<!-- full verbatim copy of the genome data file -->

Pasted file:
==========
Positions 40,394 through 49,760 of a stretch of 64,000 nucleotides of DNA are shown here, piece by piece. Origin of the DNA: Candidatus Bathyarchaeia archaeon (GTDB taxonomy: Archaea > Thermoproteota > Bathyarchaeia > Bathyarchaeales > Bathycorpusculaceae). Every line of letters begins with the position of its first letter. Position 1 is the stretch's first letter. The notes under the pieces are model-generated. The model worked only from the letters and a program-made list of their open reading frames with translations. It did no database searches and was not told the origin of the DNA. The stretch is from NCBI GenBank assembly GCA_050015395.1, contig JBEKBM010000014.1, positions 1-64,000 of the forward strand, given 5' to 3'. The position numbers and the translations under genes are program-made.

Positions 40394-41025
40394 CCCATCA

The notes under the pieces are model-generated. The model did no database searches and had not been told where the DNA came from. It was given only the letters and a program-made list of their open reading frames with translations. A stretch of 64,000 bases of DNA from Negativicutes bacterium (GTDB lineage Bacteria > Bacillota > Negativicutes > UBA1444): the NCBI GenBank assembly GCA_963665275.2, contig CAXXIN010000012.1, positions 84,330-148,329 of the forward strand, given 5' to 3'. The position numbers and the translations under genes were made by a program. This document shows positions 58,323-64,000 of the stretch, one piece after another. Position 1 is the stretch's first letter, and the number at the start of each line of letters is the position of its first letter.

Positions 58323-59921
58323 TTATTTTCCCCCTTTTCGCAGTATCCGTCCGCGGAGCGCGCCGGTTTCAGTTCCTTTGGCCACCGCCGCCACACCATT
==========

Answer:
Positions 40,394 through 49,760 of a stretch of 64,000 nucleotides of DNA are shown here, piece by piece. Origin of the DNA: Candidatus Bathyarchaeia archaeon (GTDB taxonomy: Archaea > Thermoproteota > Bathyarchaeia > Bathyarchaeales > Bathycorpusculaceae). Every line of letters begins with the position of its first letter. Position 1 is the stretch's first letter. The notes under the pieces are model-generated. The model worked only from the letters and a program-made list of their open reading frames with translations. It did no database searches and was not told the origin of the DNA. The stretch is from NCBI GenBank assembly GCA_050015395.1, contig JBEKBM010000014.1, positions 1-64,000 of the forward strand, given 5' to 3'. The position numbers and the translations under genes are program-made.

Positions 40394-41025
40394 CCCATCA

The notes under the pieces are model-generated. The model did no database searches and had not been told where the DNA came from. It was given only the letters and a program-made list of their open reading frames with translations. A stretch of 64,000 bases of DNA from Negativicutes bacterium (GTDB lineage Bacteria > Bacillota > Negativicutes > UBA1444): the NCBI GenBank assembly GCA_963665275.2, contig CAXXIN010000012.1, positions 84,330-148,329 of the forward strand, given 5' to 3'. The position numbers and the translations under genes were made by a program. This document shows positions 58,323-64,000 of the stretch, one piece after another. Position 1 is the stretch's first letter, and the number at the start of each line of letters is the position of its first letter.

Positions 58323-59921
58323 TTATTTTCCCCCTTTTCGCAGTATCCGTCCGCGGAGCGCGCCGGTTTCAGTTCCTTTGGCCACCGCCGCCACACCATT